General Motors and federal regulators are telling owners of certain Chevy Bolt EVs to park the cars outside and away from their home after two of the vehicles caught fire — even after they’d been serviced as part of a recall last year.
The National Highway Traffic Safety Administration said Wednesday that battery cell packs in the 2017-2019 Bolt EVs “have the potential to smoke and ignite internally.”
The fire could then spread to the rest of the vehicle and cause a structure fire if the vehicle is parked inside a garage or near a house, the NHTSA warned.
The federal regulator opened an investigation into the matter in October.
A month later, the NHTSA and GM announced a recall of the nearly 51,000 affected cars in the US.
But the agency said Wednesday that it’s now aware of two separate incidents of fires in the electric cars that had already “received the recall remedy.”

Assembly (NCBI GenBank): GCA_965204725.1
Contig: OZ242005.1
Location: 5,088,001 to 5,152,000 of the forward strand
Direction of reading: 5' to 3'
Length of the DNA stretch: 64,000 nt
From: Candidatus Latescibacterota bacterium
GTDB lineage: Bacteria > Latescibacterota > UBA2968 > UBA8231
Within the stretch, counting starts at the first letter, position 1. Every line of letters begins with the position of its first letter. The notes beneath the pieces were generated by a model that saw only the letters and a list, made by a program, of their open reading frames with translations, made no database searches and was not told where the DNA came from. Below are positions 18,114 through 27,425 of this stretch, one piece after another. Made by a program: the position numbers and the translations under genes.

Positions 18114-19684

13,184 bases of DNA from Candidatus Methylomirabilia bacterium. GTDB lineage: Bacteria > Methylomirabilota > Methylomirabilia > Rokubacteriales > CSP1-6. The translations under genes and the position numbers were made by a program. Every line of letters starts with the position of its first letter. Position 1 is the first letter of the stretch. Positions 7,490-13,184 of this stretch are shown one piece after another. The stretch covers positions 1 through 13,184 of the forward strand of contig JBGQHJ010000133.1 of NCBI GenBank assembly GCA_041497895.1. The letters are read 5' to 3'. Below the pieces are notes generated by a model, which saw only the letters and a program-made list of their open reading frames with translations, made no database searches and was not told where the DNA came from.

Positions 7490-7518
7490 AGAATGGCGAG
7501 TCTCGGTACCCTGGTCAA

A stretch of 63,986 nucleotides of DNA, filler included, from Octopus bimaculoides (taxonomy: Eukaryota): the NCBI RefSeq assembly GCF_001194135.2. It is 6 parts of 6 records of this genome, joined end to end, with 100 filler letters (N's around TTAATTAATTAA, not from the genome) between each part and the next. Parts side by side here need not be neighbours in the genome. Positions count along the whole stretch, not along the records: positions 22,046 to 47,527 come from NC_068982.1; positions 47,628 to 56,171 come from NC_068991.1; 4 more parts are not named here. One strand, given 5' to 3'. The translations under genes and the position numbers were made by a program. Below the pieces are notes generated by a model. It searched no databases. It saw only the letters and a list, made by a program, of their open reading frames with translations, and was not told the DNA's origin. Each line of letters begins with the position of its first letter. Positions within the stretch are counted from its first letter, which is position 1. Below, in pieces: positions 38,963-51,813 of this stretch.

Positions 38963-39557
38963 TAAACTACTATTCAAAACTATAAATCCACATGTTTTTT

One of the fires occurred while the car was charging at the home of a Vermont state lawmaker earlier this month, CNBC reported.
The other incident happened in New Jersey, a spokesman for GM told the outlet, adding that the company was notified about the second fire earlier this week.
“Out of an abundance of caution, we are asking owners of 2017-2019 Chevrolet Bolt EVs who were part of the recall population to park their vehicles outdoors immediately after charging and not leave their vehicles charging overnight while we investigate these incidents,” the spokesman reportedly said.
Owners of these vehicles — regardless of whether the recall remedies have been completed — should park their vehicles outside away from homes and other structures immediately after charging and should not leave their vehicles charging overnight, according to General Motors.